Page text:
The preheat isn't necessary if everything is totally dry and you can go slowly. Weed burners are not good kiln burners, and no kiln should be fired without safety systems. At the bare minimum you need to have a Baso valve and pilot on the burners. A lot of people have come to the forum in the past couple of years with questions about round gas kilns (converted electric kilns). They are generally difficult beasts. Electric kilns are designed for electricity, not gas. You can put a burner on just about any kiln shaped thing and get it to low fire temps for raku and such, but going to cone 10 with a controlled atmosphere, efficiently and with even temperature requires more engineering than a cylinder of bricks. Some folks manage to get them figured out to within a cone or so temperature difference top to bottom, some folks manage to get them to reduce evenly, but it seems to be rare that anyone is totally happy with their round gas kiln. Those that seem to work best have an external downdraft flue added. Air flow is everything in a gas kiln. You will need smaller shelves than what the electric kiln uses, to allow for good air flow. Do some searching here on the forum and you'll find a lot of recommendations for placing shelves and target bricks and such to get it to work. I'm not trying to be a downer here, I just want you to be aware of the reality of the situation. It will not be as simple as the kilns you used at school. Also take a look at the cost of firing with propane. Up here propane is really expensive, and it's cheaper to fire with natural gas (much cheaper with electricity). Also look at the glazes you work with and consider firing to cone 6 in reduction instead of cone 10. It will use half as much gas, and most glazes can be converted fairly easily. It will also be easier with your converted kiln.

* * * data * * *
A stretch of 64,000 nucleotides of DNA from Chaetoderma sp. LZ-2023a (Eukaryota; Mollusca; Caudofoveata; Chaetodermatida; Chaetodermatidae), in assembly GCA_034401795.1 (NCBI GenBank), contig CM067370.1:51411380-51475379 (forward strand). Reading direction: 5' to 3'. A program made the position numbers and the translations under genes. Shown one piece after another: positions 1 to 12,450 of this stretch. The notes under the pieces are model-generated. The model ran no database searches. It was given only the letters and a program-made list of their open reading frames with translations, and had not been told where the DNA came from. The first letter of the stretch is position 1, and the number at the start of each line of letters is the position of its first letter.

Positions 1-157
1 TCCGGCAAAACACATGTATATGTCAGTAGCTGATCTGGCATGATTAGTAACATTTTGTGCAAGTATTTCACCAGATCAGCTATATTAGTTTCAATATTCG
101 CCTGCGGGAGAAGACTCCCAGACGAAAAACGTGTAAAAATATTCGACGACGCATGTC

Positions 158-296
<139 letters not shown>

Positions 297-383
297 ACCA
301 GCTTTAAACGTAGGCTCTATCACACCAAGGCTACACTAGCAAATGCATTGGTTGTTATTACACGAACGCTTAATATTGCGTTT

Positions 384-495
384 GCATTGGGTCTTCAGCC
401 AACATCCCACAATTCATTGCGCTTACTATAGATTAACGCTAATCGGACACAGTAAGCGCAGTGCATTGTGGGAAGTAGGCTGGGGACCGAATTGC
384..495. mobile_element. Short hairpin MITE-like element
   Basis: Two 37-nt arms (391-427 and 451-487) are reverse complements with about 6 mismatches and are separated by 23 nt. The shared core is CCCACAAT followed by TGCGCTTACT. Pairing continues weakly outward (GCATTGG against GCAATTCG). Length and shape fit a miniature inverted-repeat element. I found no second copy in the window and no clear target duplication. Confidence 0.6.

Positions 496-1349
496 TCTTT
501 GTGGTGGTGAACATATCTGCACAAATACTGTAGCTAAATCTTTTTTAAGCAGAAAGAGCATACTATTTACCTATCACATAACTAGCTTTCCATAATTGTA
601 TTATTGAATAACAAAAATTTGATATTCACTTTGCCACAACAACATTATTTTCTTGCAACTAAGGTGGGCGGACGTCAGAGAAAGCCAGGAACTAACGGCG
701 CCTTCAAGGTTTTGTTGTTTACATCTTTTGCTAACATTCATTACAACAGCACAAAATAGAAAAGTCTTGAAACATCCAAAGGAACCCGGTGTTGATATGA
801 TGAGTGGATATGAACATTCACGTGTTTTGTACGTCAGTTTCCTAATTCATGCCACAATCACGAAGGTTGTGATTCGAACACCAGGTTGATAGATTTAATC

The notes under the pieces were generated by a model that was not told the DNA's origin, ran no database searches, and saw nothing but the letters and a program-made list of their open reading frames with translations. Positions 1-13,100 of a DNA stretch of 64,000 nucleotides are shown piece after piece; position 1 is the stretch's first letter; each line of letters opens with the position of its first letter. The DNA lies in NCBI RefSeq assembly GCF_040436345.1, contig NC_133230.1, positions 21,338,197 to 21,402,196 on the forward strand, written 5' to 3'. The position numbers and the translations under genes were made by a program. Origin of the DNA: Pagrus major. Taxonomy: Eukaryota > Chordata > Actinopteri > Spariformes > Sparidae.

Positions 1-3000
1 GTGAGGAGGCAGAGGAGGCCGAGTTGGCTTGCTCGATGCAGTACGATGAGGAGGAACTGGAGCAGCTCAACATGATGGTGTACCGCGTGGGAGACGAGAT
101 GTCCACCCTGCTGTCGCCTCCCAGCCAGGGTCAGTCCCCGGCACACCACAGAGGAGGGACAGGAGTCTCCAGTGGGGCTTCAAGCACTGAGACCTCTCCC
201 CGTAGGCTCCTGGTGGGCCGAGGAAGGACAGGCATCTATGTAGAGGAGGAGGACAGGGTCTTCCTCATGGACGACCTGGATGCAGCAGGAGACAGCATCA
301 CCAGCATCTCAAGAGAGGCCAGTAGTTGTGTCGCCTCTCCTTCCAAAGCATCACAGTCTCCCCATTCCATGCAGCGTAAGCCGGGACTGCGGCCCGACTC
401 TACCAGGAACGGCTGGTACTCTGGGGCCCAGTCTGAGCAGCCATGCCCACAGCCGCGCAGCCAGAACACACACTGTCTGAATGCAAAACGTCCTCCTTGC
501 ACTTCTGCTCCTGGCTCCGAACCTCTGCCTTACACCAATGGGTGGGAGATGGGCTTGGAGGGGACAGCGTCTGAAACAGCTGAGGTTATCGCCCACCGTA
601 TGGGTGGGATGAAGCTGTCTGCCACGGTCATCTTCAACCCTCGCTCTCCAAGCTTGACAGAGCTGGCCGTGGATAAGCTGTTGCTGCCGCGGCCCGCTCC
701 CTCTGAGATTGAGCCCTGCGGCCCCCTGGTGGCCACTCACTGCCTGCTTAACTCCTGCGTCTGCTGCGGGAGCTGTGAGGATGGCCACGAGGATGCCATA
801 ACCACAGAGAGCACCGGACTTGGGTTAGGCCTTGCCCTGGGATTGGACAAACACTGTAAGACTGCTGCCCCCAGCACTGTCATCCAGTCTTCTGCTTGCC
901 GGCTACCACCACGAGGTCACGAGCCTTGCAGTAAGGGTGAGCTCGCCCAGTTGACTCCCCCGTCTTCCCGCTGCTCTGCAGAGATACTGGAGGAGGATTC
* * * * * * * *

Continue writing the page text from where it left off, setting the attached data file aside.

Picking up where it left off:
8. I always used magnetic business cards for intake covers.
  9. Decals on Bowls - Inside or Out

    Outside. Decals are not always super durable.
  10. Too short to throw standing up

    I'm not sure I understand. Does the wheel have tall legs that make it too tall? Put the pedal up on the wheel and work it with your hand.
  11. Are these ^6 wadding?

    The wires on those stilts tend to soften and bend during the firing at cone 6, which can be a problem. For smaller pieces they'll probably work, however on a small piece of jewelry the scar left by the pins will be quite large in relation to the piece. My students that make jewelry just leave the back sides plain, free of glaze. They use porcelain so they're good and tight and won't absorb oils from the skin.
  12. Glazes That Break

    The cones may drop more, depending on how slowly it cools from the peak. I cool at 175F/hr from 2232F, and that drops at least 1/2 a cone more. If you want to avoid that, crash down to 2000 before starting the cooling cycle.
  13. My concern would not be crazing, but the clay itself. Like Curt said, many bodies cannot handle thermal shock very well. I would never take a porcelain (or any fine-grained clay) pot out of the oven and put it directly into the freezer.
  14. Glazes That Break

    Once you start selling your work, you'll find that the vast majority of the buying public has no idea how to effectively critique a pot.
  15. I would let them cool down to 150F in a space that cold. Let it cool as much as you can before pulling the peeps or cracking the lid.